If you’ve decided to set up your coaching business working from home, congrats!

Technology nowadays means you can coach someone anywhere in the world via video conferencing/Skype/Zoom etc., and physical in-person contact isn’t necessarily a must-have requirement for a successful coaching business.

Whichever way your coaching business works for you, working from home comes with its own set of challenges and myths. It’s not all about working in your PJs… don’t believe all you read on social media!

I’ve been working from home now since 2010 and I love it. However, it wasn’t all plain sailing in the early days and it took me a while to change my mindset into one that worked for me… minus all the guilt of not being chained to my desk from 9 to 5!

I thought I’d share below my top 3 tips to help you work from home successfully 🙂

1. Self-discipline

I would say that self-discipline is one of the hardest challenges to overcome if you’ve leapt straight into working from home, especially if you’ve been employed & worked at someone else’s premises all your working life.

Not only do you have to get used to not having the company of others around you, you now also have the added temptation of watching another Netflix episode, of spending another hour scrolling through your Instagram/Facebook feed, of burying your head inside the fridge & filling up on all those snacks you’ve just bought (or maybe that’s just me!)

work for yourself boss

The first thing I would suggest is to use your calendar well. Schedule blocks of time for certain tasks, or certain types of coaching (e.g. 1-2-1s, group sessions, on-site coaching etc), and make sure you also schedule your admin/business tasks. Then when you come to do these tasks, stick to them. You wouldn’t keep switching client bookings around so be disciplined when it comes to your unbillable work too.

If you struggle to get into the correct mindset of working from home, something I used to do when I first started out was go for a quick walk around the block first thing in the morning. This helped me get into work-mode as it felt like a (very) quick commute to work. Then I’d make myself a coffee & go straight into my office.

Another thing I would do was dress as though I was going into an office. I couldn’t work wearing my “lounging about in” clothes… it just didn’t feel right to me.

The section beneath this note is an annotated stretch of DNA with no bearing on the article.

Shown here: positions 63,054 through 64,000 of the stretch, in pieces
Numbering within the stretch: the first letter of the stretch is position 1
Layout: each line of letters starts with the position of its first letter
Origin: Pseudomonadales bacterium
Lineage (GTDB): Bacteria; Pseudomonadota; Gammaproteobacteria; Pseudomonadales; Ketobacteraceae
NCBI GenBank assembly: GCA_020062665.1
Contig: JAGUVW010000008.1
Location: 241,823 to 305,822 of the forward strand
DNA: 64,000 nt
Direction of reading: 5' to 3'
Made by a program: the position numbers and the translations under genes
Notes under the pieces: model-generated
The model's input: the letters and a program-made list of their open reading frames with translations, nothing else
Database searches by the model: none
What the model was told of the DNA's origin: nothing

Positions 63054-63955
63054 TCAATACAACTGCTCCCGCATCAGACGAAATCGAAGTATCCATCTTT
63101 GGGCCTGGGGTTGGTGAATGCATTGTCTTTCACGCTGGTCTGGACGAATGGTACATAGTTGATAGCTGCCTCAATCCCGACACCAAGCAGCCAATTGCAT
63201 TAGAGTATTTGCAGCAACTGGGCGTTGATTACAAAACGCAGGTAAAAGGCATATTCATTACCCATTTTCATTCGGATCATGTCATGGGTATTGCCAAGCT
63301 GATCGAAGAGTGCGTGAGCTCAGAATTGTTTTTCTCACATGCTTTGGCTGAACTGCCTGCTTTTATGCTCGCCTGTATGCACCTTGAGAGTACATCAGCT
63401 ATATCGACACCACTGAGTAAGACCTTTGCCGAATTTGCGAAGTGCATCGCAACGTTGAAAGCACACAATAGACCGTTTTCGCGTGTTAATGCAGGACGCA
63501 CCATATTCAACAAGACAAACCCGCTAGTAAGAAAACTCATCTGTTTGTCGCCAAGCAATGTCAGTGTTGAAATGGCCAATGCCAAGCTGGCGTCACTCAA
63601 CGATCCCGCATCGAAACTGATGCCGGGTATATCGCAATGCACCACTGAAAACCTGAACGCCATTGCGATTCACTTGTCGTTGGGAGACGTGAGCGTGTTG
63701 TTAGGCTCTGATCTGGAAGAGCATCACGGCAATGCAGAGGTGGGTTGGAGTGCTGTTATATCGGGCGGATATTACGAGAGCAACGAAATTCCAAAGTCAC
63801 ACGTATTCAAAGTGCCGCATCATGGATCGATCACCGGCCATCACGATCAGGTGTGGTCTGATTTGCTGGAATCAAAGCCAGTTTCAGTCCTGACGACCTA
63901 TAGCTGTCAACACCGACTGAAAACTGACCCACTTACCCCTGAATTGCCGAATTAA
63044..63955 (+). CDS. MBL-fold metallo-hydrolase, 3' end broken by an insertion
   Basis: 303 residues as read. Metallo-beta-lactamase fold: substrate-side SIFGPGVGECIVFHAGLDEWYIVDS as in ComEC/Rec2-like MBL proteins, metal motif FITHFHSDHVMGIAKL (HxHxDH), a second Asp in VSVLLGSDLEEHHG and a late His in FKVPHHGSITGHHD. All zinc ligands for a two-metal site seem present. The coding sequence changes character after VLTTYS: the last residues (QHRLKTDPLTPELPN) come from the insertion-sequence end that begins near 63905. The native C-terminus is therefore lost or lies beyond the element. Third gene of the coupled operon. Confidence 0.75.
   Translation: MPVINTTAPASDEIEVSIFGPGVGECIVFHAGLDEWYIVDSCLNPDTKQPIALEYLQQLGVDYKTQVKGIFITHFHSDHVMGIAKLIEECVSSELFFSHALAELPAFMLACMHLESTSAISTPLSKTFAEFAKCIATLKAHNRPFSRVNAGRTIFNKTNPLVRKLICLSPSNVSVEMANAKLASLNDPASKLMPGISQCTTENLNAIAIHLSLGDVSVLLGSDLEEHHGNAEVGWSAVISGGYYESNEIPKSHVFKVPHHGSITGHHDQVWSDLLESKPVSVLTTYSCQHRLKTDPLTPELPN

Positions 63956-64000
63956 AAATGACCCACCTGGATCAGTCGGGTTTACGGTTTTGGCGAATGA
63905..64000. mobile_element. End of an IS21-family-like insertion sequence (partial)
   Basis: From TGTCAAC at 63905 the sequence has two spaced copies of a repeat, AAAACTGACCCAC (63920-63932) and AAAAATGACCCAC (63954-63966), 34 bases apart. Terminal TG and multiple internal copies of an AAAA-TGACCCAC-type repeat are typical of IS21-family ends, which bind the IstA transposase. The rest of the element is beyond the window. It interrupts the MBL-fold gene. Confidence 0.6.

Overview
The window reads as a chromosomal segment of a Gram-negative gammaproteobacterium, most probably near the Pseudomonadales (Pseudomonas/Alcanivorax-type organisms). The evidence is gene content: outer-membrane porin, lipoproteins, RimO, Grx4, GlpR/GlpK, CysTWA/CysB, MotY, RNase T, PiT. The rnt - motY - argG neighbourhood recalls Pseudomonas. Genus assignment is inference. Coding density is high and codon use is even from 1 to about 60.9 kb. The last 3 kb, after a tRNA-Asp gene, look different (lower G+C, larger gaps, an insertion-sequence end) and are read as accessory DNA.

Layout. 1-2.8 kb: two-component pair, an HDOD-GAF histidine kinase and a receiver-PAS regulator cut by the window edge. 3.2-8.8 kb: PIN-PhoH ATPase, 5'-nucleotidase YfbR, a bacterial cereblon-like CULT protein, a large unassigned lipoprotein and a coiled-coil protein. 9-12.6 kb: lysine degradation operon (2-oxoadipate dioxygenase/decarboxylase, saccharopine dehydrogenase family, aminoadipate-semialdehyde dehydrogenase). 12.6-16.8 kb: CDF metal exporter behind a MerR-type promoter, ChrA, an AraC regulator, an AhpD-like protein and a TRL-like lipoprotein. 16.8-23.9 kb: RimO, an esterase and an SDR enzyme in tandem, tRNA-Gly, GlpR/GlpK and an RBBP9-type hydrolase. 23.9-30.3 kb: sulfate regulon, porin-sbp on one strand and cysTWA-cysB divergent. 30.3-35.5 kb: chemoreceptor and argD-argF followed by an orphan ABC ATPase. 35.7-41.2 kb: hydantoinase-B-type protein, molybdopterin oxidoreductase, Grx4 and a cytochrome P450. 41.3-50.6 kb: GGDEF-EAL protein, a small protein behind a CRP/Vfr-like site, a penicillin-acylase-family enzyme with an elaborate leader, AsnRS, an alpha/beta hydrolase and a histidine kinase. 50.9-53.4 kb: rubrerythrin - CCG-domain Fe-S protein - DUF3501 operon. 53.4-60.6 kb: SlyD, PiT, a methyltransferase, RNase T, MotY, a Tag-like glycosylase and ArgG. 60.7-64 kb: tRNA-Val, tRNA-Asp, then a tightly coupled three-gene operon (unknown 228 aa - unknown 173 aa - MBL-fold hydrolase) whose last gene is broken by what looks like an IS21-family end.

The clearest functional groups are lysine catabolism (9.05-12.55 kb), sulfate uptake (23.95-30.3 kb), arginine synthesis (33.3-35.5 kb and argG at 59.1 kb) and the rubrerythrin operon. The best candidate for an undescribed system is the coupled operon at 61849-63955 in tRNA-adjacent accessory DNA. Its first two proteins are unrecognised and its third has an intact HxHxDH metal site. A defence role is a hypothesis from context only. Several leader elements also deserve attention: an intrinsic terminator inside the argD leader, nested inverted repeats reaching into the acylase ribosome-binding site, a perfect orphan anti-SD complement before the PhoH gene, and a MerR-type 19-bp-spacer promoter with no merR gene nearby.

2. Set boundaries

When I first started out working from home my Mum expected me to ring her for a “quick chat” near enough every day, because I was at home anyway so why not?

There’s a look that people give you when you say you work from home… they immediately think they can just call round for a coffee anytime they like being as you’re at home anyway!

You have to set boundaries at the very beginning.

Make sure you have a designated work space. If you have a home office all the better, but it can work just as well from the dining room table or in the corner of a room as long as everyone knows that when you’re at your desk it means you’re working.

If you have an office, close the door. Explain to your family that if the door is closed it means you can’t be disturbed. Let people know in your household the times that you are available. Make it clear that just because you’re at home doesn’t mean you’re free for a chat/play/chores etc.

If you have children at home, arrange childcare if necessary.

You don’t want to end up like this poor guy live on TV!

3. Self-care

When I first started out, I used to think I had to stay at my desk all day. I was naïve in thinking that every minute of my day had to be spent in front of my computer… that somehow clients would “know” if I moved away from my office.

I remember the first time I went grocery shopping during the day… you would think I’d committed a crime by how guilty I felt! I felt sure people were looking at me thinking why is she doing shopping at this time of the day? Does she not work? Hasn’t she got a job? I’d rush home & check my voicemail & emails just to make sure I hadn’t missed anything urgent!

The thing you have to remember is that when you were working for someone else, you were still entitled to time off, to breaks, to lunch etc. So why do you think you’re not entitled to those same breaks/time off now that you work from home?

Clients will not expect you to be online / available all day every day. As a coach you will have certain times available for 1-2-1 sessions – in fact I would recommend setting up an automated scheduler so people know the times when you are available.

If your focus is starting to wane, take a break. Go outside, immerse yourself in a different environment. Take advantage of the flexibility that working from home gives you and just switch off, even if it’s just for an hour.

My own clients know they can’t get hold of me 24/7, but they also know that I always do what I say I’m going to do & I always deliver on time.

Since we adopted Xena (our rescue dog), I have to take regular breaks… she pesters me otherwise. But it’s great… I use the time to play outside with her, or do a bit of trick training… I’m away from my desk and I’m bonding with my dog. And when I get back to my desk, my focus returns & I find I’m more productive. And Xena is shattered & leaves me alone for another hour. It’s a win-win situation 🙂

So, there you have it, a few tips to help ease you into working from home if that’s the direction your coaching business is going.

If you want to see what I get up to working from home, follow me on Instagram – I share a mix of admin tips and a behind the scenes look at my own business.